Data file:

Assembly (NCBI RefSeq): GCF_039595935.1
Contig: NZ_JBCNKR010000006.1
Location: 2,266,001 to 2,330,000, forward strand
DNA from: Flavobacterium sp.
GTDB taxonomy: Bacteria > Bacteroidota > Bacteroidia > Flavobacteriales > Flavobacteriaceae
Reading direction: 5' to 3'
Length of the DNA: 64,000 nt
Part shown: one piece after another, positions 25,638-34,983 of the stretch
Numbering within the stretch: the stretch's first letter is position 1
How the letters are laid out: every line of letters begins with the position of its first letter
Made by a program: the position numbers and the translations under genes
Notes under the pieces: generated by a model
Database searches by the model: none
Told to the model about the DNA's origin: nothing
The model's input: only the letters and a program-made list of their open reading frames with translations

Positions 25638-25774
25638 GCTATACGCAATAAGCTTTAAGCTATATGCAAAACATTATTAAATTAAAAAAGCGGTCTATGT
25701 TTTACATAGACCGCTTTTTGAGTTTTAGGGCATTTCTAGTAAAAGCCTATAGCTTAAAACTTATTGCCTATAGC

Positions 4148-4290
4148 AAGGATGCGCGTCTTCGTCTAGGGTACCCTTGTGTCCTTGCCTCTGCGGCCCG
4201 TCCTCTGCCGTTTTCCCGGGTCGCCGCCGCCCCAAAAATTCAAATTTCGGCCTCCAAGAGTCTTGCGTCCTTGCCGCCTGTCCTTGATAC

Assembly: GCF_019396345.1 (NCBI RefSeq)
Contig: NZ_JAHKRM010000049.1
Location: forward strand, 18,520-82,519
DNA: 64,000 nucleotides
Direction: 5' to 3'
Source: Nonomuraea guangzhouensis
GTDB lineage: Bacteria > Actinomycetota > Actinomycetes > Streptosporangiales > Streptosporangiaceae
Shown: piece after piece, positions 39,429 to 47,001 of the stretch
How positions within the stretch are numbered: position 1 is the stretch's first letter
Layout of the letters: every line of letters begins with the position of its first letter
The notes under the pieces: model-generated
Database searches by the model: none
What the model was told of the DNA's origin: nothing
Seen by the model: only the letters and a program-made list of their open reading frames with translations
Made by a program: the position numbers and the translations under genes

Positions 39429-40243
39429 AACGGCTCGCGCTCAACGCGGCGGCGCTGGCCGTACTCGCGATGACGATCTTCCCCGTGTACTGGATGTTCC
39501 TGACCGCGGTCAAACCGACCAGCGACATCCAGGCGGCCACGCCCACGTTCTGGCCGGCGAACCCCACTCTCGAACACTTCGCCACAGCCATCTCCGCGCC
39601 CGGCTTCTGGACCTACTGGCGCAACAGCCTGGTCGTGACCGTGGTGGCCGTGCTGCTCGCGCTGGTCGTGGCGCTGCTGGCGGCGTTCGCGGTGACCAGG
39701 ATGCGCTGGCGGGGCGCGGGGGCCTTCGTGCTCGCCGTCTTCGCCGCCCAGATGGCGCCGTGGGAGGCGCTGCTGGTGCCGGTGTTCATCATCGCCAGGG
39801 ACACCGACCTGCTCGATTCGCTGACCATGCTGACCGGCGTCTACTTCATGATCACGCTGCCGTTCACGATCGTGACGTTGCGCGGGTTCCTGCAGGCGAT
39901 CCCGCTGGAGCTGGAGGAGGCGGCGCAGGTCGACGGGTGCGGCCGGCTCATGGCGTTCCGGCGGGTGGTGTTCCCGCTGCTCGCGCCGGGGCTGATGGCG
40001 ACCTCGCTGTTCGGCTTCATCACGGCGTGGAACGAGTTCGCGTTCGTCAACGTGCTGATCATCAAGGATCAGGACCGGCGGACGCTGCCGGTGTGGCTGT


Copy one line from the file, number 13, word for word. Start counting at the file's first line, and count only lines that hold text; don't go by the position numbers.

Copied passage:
Database searches by the model: none